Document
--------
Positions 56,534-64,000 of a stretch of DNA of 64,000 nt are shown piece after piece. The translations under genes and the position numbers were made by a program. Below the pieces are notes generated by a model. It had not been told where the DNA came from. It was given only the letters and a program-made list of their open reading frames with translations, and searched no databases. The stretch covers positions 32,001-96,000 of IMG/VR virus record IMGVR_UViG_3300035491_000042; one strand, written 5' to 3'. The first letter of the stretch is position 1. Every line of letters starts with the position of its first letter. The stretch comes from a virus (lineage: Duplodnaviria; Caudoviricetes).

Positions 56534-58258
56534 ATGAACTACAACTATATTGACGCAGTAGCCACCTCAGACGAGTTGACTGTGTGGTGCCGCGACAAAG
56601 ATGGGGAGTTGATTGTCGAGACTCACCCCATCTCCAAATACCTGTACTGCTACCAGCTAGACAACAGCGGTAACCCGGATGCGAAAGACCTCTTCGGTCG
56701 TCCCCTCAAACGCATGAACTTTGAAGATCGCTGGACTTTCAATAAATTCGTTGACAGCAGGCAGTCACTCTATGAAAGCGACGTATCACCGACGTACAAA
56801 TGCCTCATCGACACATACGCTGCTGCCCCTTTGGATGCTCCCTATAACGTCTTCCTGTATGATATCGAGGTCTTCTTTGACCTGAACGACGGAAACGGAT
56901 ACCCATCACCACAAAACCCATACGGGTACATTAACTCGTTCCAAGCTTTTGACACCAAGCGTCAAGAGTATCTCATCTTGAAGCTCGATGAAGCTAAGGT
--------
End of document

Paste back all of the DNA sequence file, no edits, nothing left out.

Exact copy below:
Positions 56,534-64,000 of a stretch of DNA of 64,000 nt are shown piece after piece. The translations under genes and the position numbers were made by a program. Below the pieces are notes generated by a model. It had not been told where the DNA came from. It was given only the letters and a program-made list of their open reading frames with translations, and searched no databases. The stretch covers positions 32,001-96,000 of IMG/VR virus record IMGVR_UViG_3300035491_000042; one strand, written 5' to 3'. The first letter of the stretch is position 1. Every line of letters starts with the position of its first letter. The stretch comes from a virus (lineage: Duplodnaviria; Caudoviricetes).

Positions 56534-58258
56534 ATGAACTACAACTATATTGACGCAGTAGCCACCTCAGACGAGTTGACTGTGTGGTGCCGCGACAAAG
56601 ATGGGGAGTTGATTGTCGAGACTCACCCCATCTCCAAATACCTGTACTGCTACCAGCTAGACAACAGCGGTAACCCGGATGCGAAAGACCTCTTCGGTCG
56701 TCCCCTCAAACGCATGAACTTTGAAGATCGCTGGACTTTCAATAAATTCGTTGACAGCAGGCAGTCACTCTATGAAAGCGACGTATCACCGACGTACAAA
56801 TGCCTCATCGACACATACGCTGCTGCCCCTTTGGATGCTCCCTATAACGTCTTCCTGTATGATATCGAGGTCTTCTTTGACCTGAACGACGGAAACGGAT
56901 ACCCATCACCACAAAACCCATACGGGTACATTAACTCGTTCCAAGCTTTTGACACCAAGCGTCAAGAGTATCTCATCTTGAAGCTCGATGAAGCTAAGGT